Fake news is such a hot term right now that it’s difficult to spend a day without hearing it mentioned. From Twitter, to Facebook, to even our own president, it’s definitely one of the buzzwords of 2017. Since we, as adults, are seeing and hearing news articles and journalists being accused of publishing fake news, that means that our students are seeing and hearing about it, too. The best way to help combat fake news is to teach our students what it is, what it looks like, how to spot it, and how to prevent it.
I did just that, spending a full day at The News Literacy Project & TIME Inc.’s News Literacy EdCamp, held on August 1, at TIME Inc.’s Lower Manhattan headquarters. The day was filled with news literacy workshops, resources, and speakers. Running the show for the day was Peter Adams, a former teacher, and the current Senior Vice President of Educational Programs at the News Literacy Project.
Here are the five biggest takeaways from the day. Keep these in mind when teaching your students about fake news:
1. There is a difference between fake news, propaganda, and misinformation
If you’re like me, you believe that fake news is any news article that doesn’t convey the truth. Well, that’s actually incorrect. There is a big difference between fake news, misinformation, and propaganda, and all three have different definitions.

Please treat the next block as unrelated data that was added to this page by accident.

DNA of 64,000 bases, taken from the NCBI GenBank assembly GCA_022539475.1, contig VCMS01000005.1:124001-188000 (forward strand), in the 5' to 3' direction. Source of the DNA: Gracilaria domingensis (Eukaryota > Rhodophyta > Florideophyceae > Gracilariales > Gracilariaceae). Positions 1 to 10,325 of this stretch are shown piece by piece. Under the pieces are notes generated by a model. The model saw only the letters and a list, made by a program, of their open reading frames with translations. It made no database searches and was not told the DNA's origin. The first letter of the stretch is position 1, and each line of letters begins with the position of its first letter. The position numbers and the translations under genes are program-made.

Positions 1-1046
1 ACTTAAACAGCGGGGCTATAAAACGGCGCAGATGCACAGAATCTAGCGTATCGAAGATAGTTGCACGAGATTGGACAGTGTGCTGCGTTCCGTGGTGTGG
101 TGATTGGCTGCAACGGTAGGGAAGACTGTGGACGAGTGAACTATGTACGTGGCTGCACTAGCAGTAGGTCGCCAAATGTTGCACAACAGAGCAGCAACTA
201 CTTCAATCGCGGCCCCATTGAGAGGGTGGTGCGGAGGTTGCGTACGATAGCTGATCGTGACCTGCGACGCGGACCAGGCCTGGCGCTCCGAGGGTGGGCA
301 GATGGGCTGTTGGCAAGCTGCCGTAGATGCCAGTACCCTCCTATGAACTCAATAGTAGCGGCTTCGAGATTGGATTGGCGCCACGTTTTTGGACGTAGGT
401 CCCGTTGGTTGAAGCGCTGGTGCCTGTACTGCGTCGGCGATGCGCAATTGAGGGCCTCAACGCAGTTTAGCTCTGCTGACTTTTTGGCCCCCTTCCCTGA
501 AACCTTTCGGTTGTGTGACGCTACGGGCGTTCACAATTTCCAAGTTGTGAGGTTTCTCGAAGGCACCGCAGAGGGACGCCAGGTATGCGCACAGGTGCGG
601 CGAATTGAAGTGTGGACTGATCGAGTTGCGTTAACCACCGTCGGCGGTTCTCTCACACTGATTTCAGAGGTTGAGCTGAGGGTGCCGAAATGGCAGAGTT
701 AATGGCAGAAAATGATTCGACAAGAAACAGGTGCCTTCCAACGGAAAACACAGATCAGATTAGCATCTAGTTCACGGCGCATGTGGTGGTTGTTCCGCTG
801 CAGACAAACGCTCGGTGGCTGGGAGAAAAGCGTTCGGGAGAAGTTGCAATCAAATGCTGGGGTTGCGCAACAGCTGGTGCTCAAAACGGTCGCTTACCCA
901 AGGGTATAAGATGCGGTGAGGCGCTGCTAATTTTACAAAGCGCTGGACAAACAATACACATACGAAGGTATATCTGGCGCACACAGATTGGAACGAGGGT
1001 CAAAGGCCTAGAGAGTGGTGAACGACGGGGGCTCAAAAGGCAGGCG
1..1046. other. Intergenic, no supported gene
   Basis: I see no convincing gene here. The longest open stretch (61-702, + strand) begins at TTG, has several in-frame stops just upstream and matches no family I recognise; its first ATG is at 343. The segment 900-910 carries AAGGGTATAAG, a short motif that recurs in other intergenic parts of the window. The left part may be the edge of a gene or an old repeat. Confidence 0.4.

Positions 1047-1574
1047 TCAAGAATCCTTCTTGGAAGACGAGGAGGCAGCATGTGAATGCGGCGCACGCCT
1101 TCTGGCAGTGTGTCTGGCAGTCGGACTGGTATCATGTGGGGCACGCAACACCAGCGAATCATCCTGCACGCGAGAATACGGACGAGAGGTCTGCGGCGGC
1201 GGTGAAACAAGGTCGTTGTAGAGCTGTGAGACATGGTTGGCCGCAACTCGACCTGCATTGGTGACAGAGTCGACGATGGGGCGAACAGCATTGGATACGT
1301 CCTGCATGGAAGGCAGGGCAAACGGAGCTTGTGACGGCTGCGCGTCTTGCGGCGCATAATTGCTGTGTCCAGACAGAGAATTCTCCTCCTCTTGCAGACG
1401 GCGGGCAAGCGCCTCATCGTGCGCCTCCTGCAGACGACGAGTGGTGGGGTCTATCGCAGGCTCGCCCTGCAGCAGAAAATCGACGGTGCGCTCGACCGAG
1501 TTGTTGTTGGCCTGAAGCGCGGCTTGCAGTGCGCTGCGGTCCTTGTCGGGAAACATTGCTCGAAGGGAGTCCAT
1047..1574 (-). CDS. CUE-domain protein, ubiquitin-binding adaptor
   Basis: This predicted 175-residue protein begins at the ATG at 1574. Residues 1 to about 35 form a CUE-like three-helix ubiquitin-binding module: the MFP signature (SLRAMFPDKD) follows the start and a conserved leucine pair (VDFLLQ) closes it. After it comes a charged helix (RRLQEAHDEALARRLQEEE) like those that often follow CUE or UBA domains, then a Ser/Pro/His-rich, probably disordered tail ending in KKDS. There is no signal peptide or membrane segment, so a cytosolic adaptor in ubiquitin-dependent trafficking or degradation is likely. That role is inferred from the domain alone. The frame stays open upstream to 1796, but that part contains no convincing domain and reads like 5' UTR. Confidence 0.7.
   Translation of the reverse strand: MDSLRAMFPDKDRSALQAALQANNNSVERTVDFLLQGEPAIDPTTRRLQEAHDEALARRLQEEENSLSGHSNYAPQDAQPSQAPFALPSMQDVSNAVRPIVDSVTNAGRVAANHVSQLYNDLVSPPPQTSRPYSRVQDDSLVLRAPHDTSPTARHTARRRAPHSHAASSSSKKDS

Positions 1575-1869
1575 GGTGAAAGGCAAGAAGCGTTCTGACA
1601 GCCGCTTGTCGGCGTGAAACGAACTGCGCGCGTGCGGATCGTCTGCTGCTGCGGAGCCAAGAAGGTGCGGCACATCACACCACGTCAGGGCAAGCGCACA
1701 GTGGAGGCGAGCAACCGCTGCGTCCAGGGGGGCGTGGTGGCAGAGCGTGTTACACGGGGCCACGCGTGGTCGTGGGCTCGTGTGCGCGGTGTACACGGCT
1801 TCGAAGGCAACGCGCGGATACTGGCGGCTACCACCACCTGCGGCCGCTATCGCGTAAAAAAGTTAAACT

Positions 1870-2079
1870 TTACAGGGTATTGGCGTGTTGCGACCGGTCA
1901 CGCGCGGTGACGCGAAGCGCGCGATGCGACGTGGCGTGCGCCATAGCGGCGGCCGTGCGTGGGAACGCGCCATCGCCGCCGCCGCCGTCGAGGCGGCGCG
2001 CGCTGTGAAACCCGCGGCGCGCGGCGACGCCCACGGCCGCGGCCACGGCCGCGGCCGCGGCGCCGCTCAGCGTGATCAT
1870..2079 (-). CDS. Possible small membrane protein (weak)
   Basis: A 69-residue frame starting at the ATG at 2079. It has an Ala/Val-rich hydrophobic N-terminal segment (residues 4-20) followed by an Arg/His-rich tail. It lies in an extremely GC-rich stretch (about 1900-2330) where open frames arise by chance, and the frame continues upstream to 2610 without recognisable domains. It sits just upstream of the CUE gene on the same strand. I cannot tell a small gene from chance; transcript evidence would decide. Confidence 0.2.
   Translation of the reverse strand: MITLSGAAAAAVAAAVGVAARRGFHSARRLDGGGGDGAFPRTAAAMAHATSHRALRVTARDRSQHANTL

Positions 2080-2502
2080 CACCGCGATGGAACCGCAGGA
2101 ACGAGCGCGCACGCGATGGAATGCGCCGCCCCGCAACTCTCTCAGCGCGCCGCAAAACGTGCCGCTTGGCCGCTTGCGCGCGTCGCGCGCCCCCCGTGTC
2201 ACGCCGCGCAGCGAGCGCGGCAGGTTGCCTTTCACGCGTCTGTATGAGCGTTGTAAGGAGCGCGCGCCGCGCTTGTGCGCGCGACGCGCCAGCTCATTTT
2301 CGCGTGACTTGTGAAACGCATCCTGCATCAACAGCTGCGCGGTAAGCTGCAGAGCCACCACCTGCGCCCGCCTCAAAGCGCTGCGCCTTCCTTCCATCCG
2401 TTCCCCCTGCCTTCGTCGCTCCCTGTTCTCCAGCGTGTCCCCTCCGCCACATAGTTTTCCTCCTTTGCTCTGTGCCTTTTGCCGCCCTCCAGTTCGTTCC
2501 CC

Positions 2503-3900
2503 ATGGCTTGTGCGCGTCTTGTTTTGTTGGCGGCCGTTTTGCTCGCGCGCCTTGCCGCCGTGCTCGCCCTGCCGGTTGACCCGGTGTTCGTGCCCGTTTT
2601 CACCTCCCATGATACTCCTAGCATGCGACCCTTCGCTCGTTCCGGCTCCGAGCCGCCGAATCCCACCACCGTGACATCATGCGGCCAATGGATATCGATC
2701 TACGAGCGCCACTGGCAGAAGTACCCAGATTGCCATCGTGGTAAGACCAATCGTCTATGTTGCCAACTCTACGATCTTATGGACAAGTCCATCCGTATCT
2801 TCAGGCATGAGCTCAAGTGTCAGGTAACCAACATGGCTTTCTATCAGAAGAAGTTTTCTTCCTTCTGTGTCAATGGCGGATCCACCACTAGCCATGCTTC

Peter Adams defines fake news as, “a very specific kind of misinformation: fabrications, designed to look like journalism, to make money.” So, fake news articles that are created and pushed out as click bait to gain advertising dollars is fake news.
Misinformation is when a story is intentionally created to deceive or fool you. A friend might create a fake news headline to make friends laugh or entertain them. Satirical stories, such as ones on The Onion are also examples of misinformation.
Propaganda is the creation of a biased or misleading story or advertisement to promote an idea, an individual in politics, or a politically motivated belief. One example is J. Howard Miller’s iconic “We Can Do It!” (also known as “Rosie the Riveter”) poster. It was initially designed to motivate women workers during World War II. Later, it was used as an image to promote feminism. In both cases, it can be considered an example of propaganda.
Teaching students what these terms mean and how to identify them makes them aware of each term’s differences and consequences.
2. Google’s Reverse Image Search helps students identify the origin of photos
We look at online photographs and usually believe they accurately represent what their captions state. Unfortunately, images are often taken out of context and reused for other purposes. News Literacy EdCamp speaker, Elaine Arradillas, Crime Reporter at People Magazine, discussed the importance of teaching students to “take that extra step,” to verify if the photographs and images we’re looking at are credible.
Follow the instructions on Tech-Recipes’ “How to Do a Google Reverse Image Search,” to learn the three ways to search for the origin of an image. Teach students how to use this helpful tool to verify if the information they’re seeing is credible.
3. It’s easier than you think to create fake news and misinformation